Friday, February 26, 2010

Containership Company Launches in April

A startup container shipping line based out of Norway said Friday it will launch a direct service from the Chinese port of Taicang to Southern California in April.

The service will be operated with five vessels, ranging in size from 2,600 TEUs to 2,900 TEUs, said Franck Kayser, chief operating office of the new line, The Containership Company. Transit time will be 16 days from Taicang to Southern California.

Kayser said in an interview with American Shipper that the idea to base the service out of Taicang was to reduce costs for shippers in China’s Jiangsu province. Taicang sits on the Yangtze River about 30 miles upriver from Shanghai. Kayser said calling directly at Taicang would reduce $150 to $200 in trucking costs shippers generally have to pay to move containers to Shanghai.

“It’s the first direct service from Taicang, so it gives us first mover’s advantage,” he said.

To emphasize the potential uniqueness of the service, American Shipper affiliate ComPair Data has no listing for Taicang for any direct services to North America. However, Taicang is a growing port with more than 1 million TEUs of volume and a diverse base of shippers, including BP, DuPont, Unilever and Nike.

Reports of the emergence of The Containership Company surfaced in 2009 amidst the worst crisis in the history of container shipping. The idea for the company was reportedly born out of the idea of taking chartered tonnage at attractive rates in a depressed market, then passing the savings on to shippers.

Kayser said the five vessels for the service have been chartered for three to four years.

“Of course, when you take them on a longer-term basis, you pay a little bit over the market rate, but we have got a reasonable rate,” he said.

Kayser said it has yet to be decided whether the service will call in Los Angeles or Long Beach, and that the line is in negotiations on where to call. He also said The Containership Company will launch a service between China and northern Europe at some point in 2010.

The company is backed by a group of 30 investors, none of which own a “significant part,” Kayser said. The company will be based in Norway, with startup capital of $25 million.

Note: This is a great opportunity...good luck to Captain Franck and the whole Containership team! God speed!

Friday, February 05, 2010

10 Fundamentals Beyond Price in Contract Negotiations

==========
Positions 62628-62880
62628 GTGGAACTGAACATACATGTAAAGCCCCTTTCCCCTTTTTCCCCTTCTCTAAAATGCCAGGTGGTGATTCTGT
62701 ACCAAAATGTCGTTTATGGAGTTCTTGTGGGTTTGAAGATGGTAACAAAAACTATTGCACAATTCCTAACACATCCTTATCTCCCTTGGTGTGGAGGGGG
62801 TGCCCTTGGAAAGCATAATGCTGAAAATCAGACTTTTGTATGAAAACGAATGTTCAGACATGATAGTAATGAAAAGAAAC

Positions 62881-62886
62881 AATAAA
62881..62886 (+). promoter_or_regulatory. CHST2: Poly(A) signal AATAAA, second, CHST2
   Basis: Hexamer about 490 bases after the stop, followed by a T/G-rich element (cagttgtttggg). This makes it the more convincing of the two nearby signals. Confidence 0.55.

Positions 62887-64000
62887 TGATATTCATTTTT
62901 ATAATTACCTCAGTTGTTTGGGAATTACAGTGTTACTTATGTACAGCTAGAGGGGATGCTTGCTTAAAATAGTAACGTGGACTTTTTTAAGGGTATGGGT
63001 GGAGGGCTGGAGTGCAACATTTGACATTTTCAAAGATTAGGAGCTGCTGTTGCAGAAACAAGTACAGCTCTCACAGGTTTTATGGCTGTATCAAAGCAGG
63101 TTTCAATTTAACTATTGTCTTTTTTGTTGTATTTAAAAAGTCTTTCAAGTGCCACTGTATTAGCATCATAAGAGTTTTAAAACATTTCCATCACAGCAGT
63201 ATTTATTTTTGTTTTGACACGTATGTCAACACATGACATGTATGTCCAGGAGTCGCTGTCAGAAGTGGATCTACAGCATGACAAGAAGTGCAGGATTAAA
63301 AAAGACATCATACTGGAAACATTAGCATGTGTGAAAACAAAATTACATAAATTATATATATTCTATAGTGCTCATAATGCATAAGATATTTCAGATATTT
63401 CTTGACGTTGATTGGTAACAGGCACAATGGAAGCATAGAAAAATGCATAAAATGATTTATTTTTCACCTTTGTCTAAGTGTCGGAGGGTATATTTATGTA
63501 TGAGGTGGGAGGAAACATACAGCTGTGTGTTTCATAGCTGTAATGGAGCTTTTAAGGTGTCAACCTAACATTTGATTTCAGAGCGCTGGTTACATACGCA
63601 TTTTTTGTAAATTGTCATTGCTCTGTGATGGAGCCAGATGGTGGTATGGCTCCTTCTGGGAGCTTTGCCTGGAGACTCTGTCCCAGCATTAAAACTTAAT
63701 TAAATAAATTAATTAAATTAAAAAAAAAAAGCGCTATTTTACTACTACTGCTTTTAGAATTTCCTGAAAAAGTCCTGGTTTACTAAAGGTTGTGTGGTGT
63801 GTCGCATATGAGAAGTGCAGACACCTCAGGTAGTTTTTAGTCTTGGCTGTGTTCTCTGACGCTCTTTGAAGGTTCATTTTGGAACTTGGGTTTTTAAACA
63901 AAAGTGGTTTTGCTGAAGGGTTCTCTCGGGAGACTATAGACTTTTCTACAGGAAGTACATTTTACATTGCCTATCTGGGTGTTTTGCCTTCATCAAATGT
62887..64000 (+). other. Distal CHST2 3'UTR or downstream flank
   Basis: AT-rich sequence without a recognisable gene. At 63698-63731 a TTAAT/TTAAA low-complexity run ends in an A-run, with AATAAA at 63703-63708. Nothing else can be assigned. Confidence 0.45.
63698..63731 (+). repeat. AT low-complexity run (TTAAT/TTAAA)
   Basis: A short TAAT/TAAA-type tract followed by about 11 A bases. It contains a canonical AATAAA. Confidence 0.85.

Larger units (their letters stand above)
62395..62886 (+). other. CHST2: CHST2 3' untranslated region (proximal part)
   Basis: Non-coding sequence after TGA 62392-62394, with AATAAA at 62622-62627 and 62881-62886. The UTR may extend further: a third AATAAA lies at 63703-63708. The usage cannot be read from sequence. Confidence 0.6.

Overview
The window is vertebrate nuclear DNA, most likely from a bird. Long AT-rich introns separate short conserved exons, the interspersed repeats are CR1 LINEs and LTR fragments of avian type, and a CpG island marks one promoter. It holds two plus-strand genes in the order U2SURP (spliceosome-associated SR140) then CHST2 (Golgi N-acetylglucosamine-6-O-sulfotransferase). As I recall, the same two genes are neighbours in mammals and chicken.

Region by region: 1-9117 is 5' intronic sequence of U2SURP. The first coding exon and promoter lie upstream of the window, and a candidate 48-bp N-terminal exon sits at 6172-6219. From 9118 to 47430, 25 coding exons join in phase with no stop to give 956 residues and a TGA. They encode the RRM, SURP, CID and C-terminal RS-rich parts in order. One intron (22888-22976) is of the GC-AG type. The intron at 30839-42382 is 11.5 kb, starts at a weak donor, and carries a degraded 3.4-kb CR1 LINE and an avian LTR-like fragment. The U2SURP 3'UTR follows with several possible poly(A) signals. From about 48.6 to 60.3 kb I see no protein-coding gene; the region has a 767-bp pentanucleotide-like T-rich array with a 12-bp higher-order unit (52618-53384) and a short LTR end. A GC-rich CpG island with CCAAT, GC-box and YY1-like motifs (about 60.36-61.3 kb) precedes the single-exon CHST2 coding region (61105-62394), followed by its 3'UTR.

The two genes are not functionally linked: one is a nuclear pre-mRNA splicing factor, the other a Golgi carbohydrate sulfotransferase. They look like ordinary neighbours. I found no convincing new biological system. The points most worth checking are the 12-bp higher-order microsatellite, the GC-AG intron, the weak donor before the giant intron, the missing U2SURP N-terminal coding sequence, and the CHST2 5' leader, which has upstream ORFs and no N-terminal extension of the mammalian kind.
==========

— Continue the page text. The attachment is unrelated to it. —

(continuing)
Michael J. Stolarczyk
Kontane Logistics

It’s that time of year again — time to negotiate carrier contracts! Too often, business leaders focus their attention on rate structures during carrier-contract negotiations while ignoring other important facets of the carrier process. Failure to address the entire scope of the carrier process can cause a business to fall short when trying to meet certain goals. Below are tips your business should employ to achieve success as it dives into its carrier-contract negotiations in 2010 and beyond.

1. Pickup performance.
How can your delivery be on time if your pickup isn't? Late pickups cost you more money, sometimes at overtime rates. Before agreeing to a carrier contract, you should know the carrier’s on-time pickup percentage and how the carrier calculates that measurement on a customer-specific basis. On-time delivery statistics are calculated in a similar way and should be readily available on customer reports — by customer and/or terminal.

2. Invoicing accuracy.
This important metric is often overlooked but can be the key to saving a company time and money. Carriers that invest in an imaging system that allows them to use information directly from a customer’s bill of lading can ensure accuracy while improving invoicing efficiency. If this isn’t one of the measurements you expect to receive from your carrier, it should be.

3. Claims structure and response time.
Getting a shipment to its destination on time doesn’t matter much if it doesn't get there in one piece. How quickly are the carrier’s claims settled? What is the percentage of claims-free service? What is the claims ratio of the terminal that will service your customers? Carriers should make these performance statistics available for individual customers and terminals.

4. Interactive Web presence.